– AMAZING diving and snorkeling
– we always felt safe (though we did not travel to most of the big cities)
– subsistence farming and fishing everywhere you look
– Kaia even commented that she had gotten used to the Indonesian (squat) toilets! She explained to me that in the women’s washrooms in airports there are both kinds of toilet with a sign on the door to distinguish.  Elsewhere, flush toilets were more common, but usually without toilet seat or toilet paper.

In absence of TP there is usually a bucket of water next to the toilet. Indonesians eat and shake hands with their right hands!

-More than anything we loved the way we were received by the people.  They seemed genuinely interested in who we were and were so easy to approach.  The “friendly locals” cliche is much over-used.  And we’d encountered lovely open folks throughout our journey.  But the Indonesians’ faces lit up with smiles as we approached.  I think it was more about Kaia and Jake than me or Yvonne.  At times we were well off the tourist track, and for most of our time very much off the  “family” tourist path.  K&J were real novelties – you could see people’s attention zero in on them.  They  would sometimes ask for photos with the kids.  This was fun most of the time.  But at the Surabaya airport returning from Kailimantan, it was a steady stream of photo requests (they got pinned down and Jake walked away after a few minutes).  It is a very healthy tourist experience to find oneself at the other end of the camera and to be left wondering “what exactly is it about what I represent that they want to photograph?” 
– we were encouraged by optimism Indonesians hold for their new president Joko Widodo’s commitment to tackle Indonesia’s HUGE corruption problem.  Initial signals look good.

Indonesia is not without its challenges though.  It is drowning in refuse from the new “packaging” disease that comes with western style materialism (hastened no doubt by the growth of tourism).  Jake has described the desperate plight of its forests and critters from foreign driven deforestation.  You can see that the balance between maintaining the strength of traditional culture in the face of modern conveniences is not easy.  And we found the smoking habit of most Indonesian  men downright repugnant.  Our dive masters, tour guides, taxi drivers and so many others that we enjoyed the company of all smoked like chimneys. They had some broad understanding that it wasn’t great for their health, but were not concerned enough to do anything about the habit.  I guess they are now where we were in Canada 40 years ago.  But with 250 million Indonesians, the cancer deaths of men are difficult to imagine.  Just have to hope that women don’t start up!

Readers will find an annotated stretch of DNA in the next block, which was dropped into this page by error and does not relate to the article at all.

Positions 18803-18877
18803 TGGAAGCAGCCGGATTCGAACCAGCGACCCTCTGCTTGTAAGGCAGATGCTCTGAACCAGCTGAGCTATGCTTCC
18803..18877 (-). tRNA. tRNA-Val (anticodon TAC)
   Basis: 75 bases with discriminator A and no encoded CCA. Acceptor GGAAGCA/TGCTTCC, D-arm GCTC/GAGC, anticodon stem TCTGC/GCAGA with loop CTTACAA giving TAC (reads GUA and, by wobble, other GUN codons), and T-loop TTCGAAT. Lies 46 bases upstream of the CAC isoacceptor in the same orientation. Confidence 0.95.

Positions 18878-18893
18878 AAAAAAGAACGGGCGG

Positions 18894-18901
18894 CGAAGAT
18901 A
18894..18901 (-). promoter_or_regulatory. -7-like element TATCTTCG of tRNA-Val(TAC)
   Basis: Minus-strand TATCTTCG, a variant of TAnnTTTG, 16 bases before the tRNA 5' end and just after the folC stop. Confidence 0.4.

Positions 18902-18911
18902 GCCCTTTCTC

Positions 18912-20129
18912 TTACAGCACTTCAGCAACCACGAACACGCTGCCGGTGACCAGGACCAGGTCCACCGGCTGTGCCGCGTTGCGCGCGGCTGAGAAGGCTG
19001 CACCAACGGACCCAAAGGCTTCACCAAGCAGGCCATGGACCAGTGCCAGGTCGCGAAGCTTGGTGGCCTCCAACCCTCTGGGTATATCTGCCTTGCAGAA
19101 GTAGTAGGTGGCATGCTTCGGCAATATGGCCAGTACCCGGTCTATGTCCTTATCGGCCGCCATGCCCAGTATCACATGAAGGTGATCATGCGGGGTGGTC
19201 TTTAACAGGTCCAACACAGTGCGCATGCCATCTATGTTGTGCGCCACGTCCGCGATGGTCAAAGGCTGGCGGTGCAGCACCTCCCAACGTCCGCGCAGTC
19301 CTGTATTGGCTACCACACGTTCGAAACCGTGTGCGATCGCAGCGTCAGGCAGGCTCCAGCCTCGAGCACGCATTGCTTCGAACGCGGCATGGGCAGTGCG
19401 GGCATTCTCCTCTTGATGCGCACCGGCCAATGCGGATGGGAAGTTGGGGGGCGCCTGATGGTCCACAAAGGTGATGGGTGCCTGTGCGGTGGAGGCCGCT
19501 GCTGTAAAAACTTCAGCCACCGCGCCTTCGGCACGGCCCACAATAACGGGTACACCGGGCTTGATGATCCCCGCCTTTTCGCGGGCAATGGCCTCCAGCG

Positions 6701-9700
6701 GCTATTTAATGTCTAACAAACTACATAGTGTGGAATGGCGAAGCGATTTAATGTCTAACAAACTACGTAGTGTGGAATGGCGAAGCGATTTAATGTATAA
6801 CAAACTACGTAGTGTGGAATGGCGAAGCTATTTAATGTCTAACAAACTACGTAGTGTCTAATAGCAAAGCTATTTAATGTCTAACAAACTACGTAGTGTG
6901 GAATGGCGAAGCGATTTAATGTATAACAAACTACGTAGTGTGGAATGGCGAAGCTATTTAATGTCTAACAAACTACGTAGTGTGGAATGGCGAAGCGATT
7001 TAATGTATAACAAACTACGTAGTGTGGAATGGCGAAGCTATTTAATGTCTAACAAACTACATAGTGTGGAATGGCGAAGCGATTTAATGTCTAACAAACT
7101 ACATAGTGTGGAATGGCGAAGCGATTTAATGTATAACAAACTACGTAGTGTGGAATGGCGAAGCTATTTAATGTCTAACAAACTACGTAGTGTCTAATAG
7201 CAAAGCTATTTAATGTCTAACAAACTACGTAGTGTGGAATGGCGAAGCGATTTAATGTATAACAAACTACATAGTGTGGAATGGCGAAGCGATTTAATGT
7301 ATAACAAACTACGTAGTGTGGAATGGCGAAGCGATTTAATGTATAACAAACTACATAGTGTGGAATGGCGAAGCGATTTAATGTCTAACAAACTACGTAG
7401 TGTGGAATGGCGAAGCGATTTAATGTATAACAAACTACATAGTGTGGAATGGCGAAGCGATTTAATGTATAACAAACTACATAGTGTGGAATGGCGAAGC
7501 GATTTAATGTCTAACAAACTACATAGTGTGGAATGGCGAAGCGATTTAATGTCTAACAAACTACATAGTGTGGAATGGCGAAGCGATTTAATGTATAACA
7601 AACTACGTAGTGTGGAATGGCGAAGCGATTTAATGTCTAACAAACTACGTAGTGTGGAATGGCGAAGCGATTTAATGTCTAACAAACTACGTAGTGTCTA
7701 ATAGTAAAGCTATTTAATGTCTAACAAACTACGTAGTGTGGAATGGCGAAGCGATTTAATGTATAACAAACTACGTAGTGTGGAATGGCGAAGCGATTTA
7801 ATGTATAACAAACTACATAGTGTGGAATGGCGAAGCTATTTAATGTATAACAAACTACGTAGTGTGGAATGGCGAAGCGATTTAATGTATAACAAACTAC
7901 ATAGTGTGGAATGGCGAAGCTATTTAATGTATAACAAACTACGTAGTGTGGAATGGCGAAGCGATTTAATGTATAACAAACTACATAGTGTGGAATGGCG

Indonesia is VAST.  We saw parts of 4 islands.  But  we have little idea what 98% of the country is like.  And we’ve learned that it likely quite different from island to island.  And pretty fantastic all round.  As Arnold says … “I’ll be back!” 


One thought on “Hard to say goodbye to Indonesia”

  1. What adventures! You guys are looking more and more funky. I’m not sure if Peterborough is ready for a family of four dreadlocked and tie-dyed explorers… bagus sekali man!